You are probably familiar with the old adage about waiting for a bus for a seemingly inordinate amount of time, and then due to the combination of timetabling, traffic and customers, 2 or more coming at once. Always true, always frustrating.
I posted a feature on the 1955 Morris Oxford Traveller estate back in Station Wagon week last month, and mentioned the six cylinder Isis version of the car. If you saw the post, you’ll remember that there were no photographs of the Isis. That was simply because I hadn’t got any.
And, then a week after that post went up, I saw one but two Isis (Isises, Isi, Isisi, Isisum – just what is the plural of Isis?) saloons in exactly the same place as I saw the Traveller last year. Spooky, or what?
Looking at the cars, it is obvious that all the wheelbase extension is ahead of the windscreen, and there simply to accommodate the six cylinder engine. This was the BMC C series engine, which was designed by the old Morris Motors Engines Branch in Coventry to replace previous Morris and Austin engines with a standard BMC one, in a similar way to BMC using the smaller A and B series on the smaller cars.
The C series was an OHV design, with a long stroke format, with a four bearing crankshaft. BMC had planned an overhead camshaft version, planned for Wolseley, and a twin camshaft version, destined for Riley but these never came to pass.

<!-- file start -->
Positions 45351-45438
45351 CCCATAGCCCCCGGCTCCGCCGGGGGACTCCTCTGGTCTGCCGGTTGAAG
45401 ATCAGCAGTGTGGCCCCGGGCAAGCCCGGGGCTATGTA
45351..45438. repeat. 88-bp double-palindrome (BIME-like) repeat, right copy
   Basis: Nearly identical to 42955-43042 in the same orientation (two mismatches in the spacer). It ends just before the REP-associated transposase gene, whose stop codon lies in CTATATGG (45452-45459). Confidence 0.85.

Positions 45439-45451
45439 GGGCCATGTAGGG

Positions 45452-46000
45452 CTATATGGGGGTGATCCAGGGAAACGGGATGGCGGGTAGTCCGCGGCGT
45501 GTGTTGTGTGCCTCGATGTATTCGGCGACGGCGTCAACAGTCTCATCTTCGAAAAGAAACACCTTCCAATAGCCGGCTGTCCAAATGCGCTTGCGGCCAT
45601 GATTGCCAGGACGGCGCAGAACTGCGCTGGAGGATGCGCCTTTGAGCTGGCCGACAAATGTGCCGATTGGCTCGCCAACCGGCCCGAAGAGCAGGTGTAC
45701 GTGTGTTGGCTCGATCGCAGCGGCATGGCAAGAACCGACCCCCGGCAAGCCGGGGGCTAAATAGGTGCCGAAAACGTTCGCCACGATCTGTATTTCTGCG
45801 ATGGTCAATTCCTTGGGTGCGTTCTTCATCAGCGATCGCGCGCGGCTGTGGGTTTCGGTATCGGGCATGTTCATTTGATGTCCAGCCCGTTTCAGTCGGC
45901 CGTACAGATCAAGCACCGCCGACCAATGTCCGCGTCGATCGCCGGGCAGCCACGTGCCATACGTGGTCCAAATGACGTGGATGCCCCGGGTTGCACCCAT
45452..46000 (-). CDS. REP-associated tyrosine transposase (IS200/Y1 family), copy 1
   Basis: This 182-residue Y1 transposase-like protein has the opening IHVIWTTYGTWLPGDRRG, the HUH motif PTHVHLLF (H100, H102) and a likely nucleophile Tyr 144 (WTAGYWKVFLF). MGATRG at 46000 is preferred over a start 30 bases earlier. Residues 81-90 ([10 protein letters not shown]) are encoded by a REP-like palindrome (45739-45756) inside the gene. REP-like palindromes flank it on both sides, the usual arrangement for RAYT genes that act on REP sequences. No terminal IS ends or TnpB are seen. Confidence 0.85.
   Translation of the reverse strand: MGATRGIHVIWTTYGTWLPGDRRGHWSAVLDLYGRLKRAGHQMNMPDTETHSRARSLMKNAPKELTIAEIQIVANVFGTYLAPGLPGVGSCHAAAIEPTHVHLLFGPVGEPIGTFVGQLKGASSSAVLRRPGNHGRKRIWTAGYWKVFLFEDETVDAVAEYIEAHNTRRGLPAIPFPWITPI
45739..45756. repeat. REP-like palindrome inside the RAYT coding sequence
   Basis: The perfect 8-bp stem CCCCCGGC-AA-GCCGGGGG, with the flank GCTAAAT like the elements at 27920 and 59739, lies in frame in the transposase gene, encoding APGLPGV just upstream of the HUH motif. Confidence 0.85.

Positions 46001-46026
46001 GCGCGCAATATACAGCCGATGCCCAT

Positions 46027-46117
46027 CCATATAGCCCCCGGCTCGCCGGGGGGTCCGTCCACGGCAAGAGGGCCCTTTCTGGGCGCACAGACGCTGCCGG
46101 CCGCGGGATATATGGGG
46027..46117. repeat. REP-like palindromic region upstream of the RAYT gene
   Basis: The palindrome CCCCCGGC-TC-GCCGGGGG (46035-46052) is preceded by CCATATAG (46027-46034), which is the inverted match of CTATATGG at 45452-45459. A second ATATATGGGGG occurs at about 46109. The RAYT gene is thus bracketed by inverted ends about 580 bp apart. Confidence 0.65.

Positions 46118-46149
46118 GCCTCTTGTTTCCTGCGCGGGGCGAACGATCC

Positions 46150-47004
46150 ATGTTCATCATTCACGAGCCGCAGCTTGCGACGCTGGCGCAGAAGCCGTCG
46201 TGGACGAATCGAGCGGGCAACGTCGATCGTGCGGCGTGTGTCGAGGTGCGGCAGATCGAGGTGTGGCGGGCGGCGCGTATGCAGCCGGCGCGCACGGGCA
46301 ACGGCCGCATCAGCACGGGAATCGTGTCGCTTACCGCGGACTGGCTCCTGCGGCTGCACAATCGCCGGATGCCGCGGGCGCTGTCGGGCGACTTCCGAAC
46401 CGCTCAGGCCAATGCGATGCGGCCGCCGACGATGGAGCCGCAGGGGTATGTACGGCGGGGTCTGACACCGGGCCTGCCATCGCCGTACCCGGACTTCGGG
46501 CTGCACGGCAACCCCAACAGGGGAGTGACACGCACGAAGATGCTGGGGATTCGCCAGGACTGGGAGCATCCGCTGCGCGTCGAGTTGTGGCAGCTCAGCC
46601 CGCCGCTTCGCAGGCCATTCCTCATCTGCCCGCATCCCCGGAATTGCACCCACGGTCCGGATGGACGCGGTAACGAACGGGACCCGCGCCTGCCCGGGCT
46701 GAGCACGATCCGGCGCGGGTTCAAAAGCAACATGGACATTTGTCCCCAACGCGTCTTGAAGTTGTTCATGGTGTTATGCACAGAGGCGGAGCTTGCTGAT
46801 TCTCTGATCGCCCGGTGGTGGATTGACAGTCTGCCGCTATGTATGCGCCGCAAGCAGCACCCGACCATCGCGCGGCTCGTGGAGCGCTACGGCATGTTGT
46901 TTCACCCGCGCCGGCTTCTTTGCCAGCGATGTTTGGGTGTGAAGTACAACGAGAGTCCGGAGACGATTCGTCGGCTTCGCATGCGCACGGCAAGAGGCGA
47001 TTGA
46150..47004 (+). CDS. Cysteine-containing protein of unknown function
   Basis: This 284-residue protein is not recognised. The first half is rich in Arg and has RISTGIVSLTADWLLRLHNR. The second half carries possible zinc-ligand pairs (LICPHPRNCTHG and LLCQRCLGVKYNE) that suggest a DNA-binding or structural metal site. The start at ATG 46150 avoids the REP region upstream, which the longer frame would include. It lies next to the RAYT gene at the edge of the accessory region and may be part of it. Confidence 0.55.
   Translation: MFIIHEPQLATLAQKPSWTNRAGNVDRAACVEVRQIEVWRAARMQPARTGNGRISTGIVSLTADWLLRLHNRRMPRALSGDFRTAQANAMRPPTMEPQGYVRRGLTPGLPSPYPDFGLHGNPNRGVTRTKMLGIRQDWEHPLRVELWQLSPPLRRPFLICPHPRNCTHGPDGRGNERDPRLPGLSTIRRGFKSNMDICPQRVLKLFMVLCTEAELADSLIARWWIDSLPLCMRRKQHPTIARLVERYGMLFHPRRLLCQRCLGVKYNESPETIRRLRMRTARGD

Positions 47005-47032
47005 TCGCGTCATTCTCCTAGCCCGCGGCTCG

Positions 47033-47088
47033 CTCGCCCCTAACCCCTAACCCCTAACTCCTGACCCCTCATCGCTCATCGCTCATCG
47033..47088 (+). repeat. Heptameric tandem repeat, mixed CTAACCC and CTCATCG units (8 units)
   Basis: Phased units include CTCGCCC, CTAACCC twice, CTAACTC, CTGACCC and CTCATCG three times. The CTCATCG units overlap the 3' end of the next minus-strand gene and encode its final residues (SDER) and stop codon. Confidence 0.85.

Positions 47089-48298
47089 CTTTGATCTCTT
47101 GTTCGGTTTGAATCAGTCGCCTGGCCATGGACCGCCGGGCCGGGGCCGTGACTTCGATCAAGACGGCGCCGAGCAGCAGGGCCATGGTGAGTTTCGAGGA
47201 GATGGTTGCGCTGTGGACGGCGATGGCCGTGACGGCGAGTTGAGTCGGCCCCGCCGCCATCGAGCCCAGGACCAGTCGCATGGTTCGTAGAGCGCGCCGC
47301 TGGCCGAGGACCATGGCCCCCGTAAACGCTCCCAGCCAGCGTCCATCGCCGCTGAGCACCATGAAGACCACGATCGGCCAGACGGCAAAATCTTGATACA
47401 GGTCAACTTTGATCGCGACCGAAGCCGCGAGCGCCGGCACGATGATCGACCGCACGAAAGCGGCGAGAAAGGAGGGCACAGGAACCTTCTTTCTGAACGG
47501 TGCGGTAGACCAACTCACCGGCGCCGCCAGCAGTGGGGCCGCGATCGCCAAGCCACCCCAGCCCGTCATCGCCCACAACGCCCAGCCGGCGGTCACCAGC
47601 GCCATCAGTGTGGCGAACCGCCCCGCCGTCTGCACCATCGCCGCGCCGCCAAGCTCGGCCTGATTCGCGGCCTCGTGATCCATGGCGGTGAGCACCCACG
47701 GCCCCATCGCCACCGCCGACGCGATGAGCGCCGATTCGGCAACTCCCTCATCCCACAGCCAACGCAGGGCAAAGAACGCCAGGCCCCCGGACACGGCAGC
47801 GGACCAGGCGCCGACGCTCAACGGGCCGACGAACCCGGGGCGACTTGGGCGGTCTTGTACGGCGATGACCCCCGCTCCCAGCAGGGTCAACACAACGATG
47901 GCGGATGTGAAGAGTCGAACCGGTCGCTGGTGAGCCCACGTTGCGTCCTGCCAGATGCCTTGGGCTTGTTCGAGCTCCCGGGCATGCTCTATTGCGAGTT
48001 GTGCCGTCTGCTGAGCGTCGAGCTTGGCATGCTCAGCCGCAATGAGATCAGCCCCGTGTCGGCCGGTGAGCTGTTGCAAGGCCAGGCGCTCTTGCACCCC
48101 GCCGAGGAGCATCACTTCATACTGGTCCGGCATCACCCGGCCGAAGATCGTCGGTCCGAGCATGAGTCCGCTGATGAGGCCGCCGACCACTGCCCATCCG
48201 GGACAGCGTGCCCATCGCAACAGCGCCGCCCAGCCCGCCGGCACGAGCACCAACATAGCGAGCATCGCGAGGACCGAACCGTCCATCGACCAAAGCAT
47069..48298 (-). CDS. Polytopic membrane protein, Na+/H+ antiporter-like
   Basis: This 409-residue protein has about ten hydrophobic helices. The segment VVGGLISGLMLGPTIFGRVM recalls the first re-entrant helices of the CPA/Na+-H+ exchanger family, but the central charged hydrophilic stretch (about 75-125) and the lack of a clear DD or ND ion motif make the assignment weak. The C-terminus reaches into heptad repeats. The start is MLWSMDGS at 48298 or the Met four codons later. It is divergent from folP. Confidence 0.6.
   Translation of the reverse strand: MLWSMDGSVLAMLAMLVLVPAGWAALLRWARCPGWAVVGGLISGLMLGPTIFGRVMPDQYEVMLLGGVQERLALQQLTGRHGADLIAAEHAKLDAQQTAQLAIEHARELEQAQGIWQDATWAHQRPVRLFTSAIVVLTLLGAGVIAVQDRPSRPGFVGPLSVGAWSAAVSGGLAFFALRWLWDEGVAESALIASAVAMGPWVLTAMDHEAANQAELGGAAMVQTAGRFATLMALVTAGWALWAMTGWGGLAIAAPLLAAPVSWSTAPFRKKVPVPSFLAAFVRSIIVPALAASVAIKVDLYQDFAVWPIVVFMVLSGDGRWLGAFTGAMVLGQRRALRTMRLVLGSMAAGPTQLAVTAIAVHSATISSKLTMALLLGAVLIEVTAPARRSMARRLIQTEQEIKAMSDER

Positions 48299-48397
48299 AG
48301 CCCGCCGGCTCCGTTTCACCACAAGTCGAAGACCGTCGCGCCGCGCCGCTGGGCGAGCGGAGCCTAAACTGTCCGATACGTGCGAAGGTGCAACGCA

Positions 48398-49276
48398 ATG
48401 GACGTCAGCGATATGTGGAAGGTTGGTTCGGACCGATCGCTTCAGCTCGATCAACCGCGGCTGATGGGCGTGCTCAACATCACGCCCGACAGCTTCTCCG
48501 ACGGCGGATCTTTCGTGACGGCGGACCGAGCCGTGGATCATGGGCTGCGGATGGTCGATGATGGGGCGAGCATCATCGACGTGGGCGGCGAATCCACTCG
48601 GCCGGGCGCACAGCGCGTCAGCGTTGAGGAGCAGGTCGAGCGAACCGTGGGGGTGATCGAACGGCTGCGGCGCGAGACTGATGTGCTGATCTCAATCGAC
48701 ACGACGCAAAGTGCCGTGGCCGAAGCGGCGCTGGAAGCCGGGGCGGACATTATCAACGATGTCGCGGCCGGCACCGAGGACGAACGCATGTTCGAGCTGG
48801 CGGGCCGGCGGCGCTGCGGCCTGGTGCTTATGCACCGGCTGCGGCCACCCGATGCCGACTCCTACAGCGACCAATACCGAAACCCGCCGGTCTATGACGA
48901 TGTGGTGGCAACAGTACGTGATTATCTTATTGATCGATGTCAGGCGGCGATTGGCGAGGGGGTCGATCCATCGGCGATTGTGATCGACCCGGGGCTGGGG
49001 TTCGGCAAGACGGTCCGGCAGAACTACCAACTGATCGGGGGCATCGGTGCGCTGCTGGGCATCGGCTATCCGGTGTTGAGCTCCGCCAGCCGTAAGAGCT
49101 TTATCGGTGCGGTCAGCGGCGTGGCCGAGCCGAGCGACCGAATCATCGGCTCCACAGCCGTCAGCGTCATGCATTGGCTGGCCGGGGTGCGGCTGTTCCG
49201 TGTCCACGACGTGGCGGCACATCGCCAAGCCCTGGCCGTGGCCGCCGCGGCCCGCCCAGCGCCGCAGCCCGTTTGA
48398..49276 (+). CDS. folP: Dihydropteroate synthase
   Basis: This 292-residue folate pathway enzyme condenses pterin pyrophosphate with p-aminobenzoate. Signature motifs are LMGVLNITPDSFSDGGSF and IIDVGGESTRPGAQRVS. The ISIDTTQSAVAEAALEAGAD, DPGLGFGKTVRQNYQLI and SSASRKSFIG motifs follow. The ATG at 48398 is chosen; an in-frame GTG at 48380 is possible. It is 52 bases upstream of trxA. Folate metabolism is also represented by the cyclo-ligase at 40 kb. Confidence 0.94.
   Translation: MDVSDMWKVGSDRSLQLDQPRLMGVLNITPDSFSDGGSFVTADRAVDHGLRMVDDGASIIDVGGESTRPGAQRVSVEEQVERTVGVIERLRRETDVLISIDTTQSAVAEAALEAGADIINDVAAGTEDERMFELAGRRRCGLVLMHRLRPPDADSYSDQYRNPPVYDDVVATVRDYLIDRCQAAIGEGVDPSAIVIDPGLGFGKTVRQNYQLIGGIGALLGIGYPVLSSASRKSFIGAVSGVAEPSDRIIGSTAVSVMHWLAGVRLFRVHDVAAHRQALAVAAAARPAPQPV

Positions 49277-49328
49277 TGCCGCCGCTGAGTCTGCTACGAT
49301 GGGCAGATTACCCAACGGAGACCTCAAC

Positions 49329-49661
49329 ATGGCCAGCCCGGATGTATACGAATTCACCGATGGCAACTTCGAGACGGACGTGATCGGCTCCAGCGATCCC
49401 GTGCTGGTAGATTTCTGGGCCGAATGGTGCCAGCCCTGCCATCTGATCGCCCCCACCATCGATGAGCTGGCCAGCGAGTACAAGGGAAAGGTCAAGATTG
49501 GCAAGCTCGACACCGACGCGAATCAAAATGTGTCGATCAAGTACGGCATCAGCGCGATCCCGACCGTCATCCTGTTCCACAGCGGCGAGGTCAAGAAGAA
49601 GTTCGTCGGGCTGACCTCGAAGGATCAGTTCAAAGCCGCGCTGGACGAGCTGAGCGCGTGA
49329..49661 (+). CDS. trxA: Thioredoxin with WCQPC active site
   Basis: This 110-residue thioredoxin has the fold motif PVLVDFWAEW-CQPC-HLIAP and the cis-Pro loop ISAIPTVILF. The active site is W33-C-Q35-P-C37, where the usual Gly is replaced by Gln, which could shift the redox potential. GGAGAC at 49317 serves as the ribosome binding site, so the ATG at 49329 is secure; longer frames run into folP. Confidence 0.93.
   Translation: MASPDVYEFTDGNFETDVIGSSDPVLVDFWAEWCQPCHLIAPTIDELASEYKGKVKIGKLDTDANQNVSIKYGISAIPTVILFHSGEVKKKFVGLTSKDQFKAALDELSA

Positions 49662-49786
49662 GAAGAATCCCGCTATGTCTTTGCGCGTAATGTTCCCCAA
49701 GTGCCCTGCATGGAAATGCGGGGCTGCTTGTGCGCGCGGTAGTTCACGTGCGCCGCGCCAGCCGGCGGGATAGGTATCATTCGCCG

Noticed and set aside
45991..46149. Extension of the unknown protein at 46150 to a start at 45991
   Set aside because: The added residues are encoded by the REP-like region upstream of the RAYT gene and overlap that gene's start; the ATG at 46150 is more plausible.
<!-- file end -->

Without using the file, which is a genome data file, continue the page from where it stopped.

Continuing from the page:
Initially, and in these feature cars, the C series a 2.6 litre, and was a pretty disappointing engine, offering little over the B series, as the weight outweighed much of the performance benefit. As used in 1954, the engine was giving around 85bhp. The four bearing crankshaft limited the power that could be developed from the engine and the speeds the engine could reach.
The engine was bored out to 2.9 litre in 1959 for the Austin A99, Wolseley 6/99 and famously the Austin Healey 3000, and power was up to 112 bhp.
A seven bearing crankshaft version was developed in 1967, primarily for the MGC but also used for the last saloon application for the engine – the Austin 3 Litre (aka the Land Lobster). This car has another parallel with the Isis – the Austin 3 Litre was a long wheelbase development of the smaller Austin 1800 Landcrab. But even in this form, the C series was heavy and under powered to its competitors, with a great reluctance to rev. It added little to the MGC over the MGB except some more understeer.
Effectively, the C series was replaced by the 2.2 litre six cylinder version of the E series developed from the Austin Maxi engine. It was also supplanted by the fact that the large saloons sold through the brands within BLMC that came from BMC, such Austin, Morris and Wolseley, were themselves supplanted by cars like the Triumph 2000, Rover 2000 and compact, prestige badge wearing imports.